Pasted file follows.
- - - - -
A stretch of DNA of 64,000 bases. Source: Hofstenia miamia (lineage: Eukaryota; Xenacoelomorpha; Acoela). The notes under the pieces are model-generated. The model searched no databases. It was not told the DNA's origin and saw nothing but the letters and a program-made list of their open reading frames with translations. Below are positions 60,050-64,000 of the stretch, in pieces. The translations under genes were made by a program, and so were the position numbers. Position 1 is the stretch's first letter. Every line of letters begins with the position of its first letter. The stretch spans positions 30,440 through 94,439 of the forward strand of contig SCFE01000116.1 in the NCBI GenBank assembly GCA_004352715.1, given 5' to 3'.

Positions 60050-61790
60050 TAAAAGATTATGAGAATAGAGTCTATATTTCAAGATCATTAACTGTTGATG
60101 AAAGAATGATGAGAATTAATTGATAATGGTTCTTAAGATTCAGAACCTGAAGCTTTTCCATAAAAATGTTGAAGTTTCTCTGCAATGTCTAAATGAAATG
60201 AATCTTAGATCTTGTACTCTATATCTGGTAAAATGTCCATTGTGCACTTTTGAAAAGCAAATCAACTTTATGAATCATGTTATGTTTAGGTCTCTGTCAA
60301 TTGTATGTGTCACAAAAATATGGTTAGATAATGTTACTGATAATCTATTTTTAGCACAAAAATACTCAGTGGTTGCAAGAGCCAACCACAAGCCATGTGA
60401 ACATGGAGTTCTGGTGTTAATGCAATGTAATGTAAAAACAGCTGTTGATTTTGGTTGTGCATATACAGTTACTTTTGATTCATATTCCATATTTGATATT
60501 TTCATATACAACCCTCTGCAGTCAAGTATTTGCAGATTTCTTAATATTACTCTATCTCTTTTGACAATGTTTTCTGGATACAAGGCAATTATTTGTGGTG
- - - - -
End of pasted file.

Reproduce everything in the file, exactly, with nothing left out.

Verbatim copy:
A stretch of DNA of 64,000 bases. Source: Hofstenia miamia (lineage: Eukaryota; Xenacoelomorpha; Acoela). The notes under the pieces are model-generated. The model searched no databases. It was not told the DNA's origin and saw nothing but the letters and a program-made list of their open reading frames with translations. Below are positions 60,050-64,000 of the stretch, in pieces. The translations under genes were made by a program, and so were the position numbers. Position 1 is the stretch's first letter. Every line of letters begins with the position of its first letter. The stretch spans positions 30,440 through 94,439 of the forward strand of contig SCFE01000116.1 in the NCBI GenBank assembly GCA_004352715.1, given 5' to 3'.

Positions 60050-61790
60050 TAAAAGATTATGAGAATAGAGTCTATATTTCAAGATCATTAACTGTTGATG
60101 AAAGAATGATGAGAATTAATTGATAATGGTTCTTAAGATTCAGAACCTGAAGCTTTTCCATAAAAATGTTGAAGTTTCTCTGCAATGTCTAAATGAAATG
60201 AATCTTAGATCTTGTACTCTATATCTGGTAAAATGTCCATTGTGCACTTTTGAAAAGCAAATCAACTTTATGAATCATGTTATGTTTAGGTCTCTGTCAA
60301 TTGTATGTGTCACAAAAATATGGTTAGATAATGTTACTGATAATCTATTTTTAGCACAAAAATACTCAGTGGTTGCAAGAGCCAACCACAAGCCATGTGA
60401 ACATGGAGTTCTGGTGTTAATGCAATGTAATGTAAAAACAGCTGTTGATTTTGGTTGTGCATATACAGTTACTTTTGATTCATATTCCATATTTGATATT
60501 TTCATATACAACCCTCTGCAGTCAAGTATTTGCAGATTTCTTAATATTACTCTATCTCTTTTGACAATGTTTTCTGGATACAAGGCAATTATTTGTGGTG